unless it finds and states on the record compelling and
extraordinary reasons not to require community service in addition to
the finding that restitution should not be required. Upon revocation
of probation, the court shall impose restitution pursuant to this
section.
   (o) The provisions of Section 13963 of the Government Code shall
apply to restitution imposed pursuant to this section.
   (p) The court clerk shall notify the California Victim
Compensation and Government Claims Board within 90 days of an order
of restitution being imposed if the defendant is ordered to pay
restitution to the board due to the victim receiving compensation
from the Restitution Fund. Notification shall be accomplished by
mailing a copy of the court order to the board, which may be done
periodically by bulk mail or electronic mail.
   (q) Upon conviction for a violation of Section 236.1, the court
shall, in addition to any other penalty or restitution, order the
defendant to pay restitution to the victim in any case in which a
victim has suffered economic loss as a result of the defendant's
conduct. The court shall require that the defendant make restitution
to the victim or victims in an amount established by court order,
based on the amount of loss claimed by the victim or victims or any
other showing to the court. In determining restitution pursuant to
this section, the court shall base its order upon the greater of the
following: the gross value of the victim's labor or services based
upon the comparable value of similar services in the labor market in
which the offense occurred, or the value of the victim's labor as
guaranteed under California law, or the actual income derived by the
defendant from the victim's labor or services or any other
appropriate means to provide reparations to the victim.
   (r)  (1)    In addition to any other penalty or
fine, the court shall order any person who has been convicted of any
violation of Section  350,  653h, 653s, 653u,  or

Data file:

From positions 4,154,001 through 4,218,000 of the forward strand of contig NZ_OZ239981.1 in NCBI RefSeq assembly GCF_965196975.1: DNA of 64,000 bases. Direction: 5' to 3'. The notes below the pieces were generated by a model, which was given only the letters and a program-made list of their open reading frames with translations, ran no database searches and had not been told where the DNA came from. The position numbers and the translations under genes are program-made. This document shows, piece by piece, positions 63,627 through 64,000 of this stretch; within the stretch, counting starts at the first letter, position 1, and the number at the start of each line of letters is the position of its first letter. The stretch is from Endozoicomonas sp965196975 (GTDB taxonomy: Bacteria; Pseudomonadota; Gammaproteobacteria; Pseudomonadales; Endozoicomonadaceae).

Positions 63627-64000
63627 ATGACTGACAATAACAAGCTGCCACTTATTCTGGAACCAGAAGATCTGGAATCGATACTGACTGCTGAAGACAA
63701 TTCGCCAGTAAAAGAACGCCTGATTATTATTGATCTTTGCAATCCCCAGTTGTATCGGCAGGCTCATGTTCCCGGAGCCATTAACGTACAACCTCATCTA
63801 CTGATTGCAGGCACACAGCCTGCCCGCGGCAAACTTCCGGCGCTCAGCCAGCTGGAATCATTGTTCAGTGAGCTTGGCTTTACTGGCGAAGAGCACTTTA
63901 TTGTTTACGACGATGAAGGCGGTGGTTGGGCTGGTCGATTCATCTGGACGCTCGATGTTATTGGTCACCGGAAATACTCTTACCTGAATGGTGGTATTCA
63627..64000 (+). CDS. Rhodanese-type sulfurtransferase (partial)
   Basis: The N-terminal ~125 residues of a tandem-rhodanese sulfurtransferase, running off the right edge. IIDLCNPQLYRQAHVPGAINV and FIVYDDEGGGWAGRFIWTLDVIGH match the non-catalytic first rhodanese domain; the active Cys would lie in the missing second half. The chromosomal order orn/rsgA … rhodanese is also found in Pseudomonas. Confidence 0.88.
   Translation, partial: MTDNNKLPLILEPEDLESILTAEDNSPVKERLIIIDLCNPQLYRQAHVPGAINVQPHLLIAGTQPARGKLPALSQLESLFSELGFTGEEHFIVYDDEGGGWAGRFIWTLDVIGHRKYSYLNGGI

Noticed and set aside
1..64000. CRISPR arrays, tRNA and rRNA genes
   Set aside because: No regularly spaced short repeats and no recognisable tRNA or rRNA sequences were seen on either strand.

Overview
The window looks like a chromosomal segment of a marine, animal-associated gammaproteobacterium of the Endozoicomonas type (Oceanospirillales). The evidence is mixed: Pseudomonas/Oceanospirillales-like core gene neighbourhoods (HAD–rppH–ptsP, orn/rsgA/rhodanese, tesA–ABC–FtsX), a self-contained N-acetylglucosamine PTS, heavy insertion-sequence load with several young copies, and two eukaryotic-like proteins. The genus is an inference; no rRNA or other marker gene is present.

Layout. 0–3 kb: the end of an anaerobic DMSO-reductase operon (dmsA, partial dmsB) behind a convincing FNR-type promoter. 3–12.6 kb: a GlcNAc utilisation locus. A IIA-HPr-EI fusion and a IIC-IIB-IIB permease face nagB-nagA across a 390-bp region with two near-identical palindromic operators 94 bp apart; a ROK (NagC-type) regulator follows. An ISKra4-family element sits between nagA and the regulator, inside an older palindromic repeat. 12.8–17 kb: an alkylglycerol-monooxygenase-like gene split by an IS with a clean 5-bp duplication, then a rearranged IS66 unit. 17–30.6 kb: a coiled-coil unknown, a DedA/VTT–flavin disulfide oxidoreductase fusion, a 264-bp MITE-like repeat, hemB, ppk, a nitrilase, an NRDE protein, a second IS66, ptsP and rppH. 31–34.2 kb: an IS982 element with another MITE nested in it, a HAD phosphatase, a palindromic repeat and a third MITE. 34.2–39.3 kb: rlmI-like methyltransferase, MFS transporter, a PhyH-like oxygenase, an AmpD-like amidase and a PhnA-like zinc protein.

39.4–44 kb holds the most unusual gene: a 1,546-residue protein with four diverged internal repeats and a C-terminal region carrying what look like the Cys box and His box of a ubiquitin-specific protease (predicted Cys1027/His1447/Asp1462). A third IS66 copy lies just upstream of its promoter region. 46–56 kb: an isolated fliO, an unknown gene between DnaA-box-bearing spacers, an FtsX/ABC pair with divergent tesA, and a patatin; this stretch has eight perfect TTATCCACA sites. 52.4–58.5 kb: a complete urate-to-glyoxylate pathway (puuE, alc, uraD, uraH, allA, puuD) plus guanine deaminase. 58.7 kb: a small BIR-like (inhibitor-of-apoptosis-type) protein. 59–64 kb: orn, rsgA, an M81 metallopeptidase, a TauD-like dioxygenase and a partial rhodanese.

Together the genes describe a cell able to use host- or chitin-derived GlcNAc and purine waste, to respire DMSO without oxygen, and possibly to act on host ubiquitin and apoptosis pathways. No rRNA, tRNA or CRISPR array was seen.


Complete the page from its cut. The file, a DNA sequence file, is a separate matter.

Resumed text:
653w  , or 653aa that involves a recording or
audiovisual work  to make restitution to any owner or lawful
producer, or trade association acting on behalf of the owner or
lawful producer, of a phonograph record, disc, wire, tape, film, or
other device or article from which sounds or visual images are
derived that suffered economic loss resulting from the violation. For
the purpose of calculating restitution, the value of each
nonconforming article or device shall be based on the aggregate
wholesale value of lawfully manufactured and authorized devices or
articles from which sounds or visual images are devised  ,
unless a higher value can be proved in   . In  the
case of  (1)   (A)  an unreleased audio
work, or  (2)   (B)  an audiovisual work
that, at the time of unauthorized distribution, has not been made
available in copies for sale to the general public in the United
States on a digital versatile disc  , the order of restitution
shall also include either proven economic loss incurred from lost
profits or no less than five times the aggregate value of each
nonconforming article or device  . The order of restitution
shall also include reasonable costs incurred as a result of any
investigation of the violation undertaken by the owner, lawful
producer, or trade association acting on behalf of the owner or
lawful producer. "Aggregate wholesale value" means the average
wholesale value of lawfully manufactured and authorized sound or